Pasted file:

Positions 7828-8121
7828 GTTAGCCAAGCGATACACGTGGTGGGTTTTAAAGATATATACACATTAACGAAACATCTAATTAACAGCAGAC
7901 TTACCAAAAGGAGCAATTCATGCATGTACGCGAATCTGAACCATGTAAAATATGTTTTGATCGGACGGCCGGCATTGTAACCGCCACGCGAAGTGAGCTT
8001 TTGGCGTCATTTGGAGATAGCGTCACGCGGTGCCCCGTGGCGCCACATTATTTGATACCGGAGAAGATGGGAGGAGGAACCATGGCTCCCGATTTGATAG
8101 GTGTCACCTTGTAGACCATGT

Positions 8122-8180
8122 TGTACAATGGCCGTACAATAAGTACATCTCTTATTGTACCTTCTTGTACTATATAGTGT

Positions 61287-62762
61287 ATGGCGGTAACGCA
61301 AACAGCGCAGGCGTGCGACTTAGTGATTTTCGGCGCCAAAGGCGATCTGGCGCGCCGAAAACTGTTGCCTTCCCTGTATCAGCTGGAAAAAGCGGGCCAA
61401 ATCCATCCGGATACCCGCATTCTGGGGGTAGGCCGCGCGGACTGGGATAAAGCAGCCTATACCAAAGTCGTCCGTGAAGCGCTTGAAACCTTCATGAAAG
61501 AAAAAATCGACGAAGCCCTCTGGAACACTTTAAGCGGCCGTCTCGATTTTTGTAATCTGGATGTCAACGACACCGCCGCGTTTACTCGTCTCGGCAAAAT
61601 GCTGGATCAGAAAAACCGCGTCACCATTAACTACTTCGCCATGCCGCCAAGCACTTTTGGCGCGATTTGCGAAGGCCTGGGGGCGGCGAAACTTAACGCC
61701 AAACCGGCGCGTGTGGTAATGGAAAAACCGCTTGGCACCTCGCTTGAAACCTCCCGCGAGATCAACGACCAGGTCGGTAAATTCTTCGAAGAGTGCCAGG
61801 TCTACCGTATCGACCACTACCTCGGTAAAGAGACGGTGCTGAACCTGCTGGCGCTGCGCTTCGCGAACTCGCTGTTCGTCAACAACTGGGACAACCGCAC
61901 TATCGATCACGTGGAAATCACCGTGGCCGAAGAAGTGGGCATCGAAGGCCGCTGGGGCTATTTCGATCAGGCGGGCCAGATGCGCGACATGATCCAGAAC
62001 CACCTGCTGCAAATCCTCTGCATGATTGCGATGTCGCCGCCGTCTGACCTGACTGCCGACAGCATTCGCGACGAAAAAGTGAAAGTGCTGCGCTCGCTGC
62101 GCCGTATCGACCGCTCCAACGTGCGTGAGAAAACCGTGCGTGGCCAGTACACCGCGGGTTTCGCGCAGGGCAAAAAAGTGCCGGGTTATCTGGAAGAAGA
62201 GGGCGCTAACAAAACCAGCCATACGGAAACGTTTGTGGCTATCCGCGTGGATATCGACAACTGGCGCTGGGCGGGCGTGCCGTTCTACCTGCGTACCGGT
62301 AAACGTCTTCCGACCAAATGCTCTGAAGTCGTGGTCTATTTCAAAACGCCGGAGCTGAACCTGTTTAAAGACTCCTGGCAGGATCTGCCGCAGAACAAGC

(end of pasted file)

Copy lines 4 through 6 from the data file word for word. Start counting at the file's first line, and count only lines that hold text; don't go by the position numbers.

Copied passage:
8001 TTGGCGTCATTTGGAGATAGCGTCACGCGGTGCCCCGTGGCGCCACATTATTTGATACCGGAGAAGATGGGAGGAGGAACCATGGCTCCCGATTTGATAG
8101 GTGTCACCTTGTAGACCATGT

Positions 8122-8180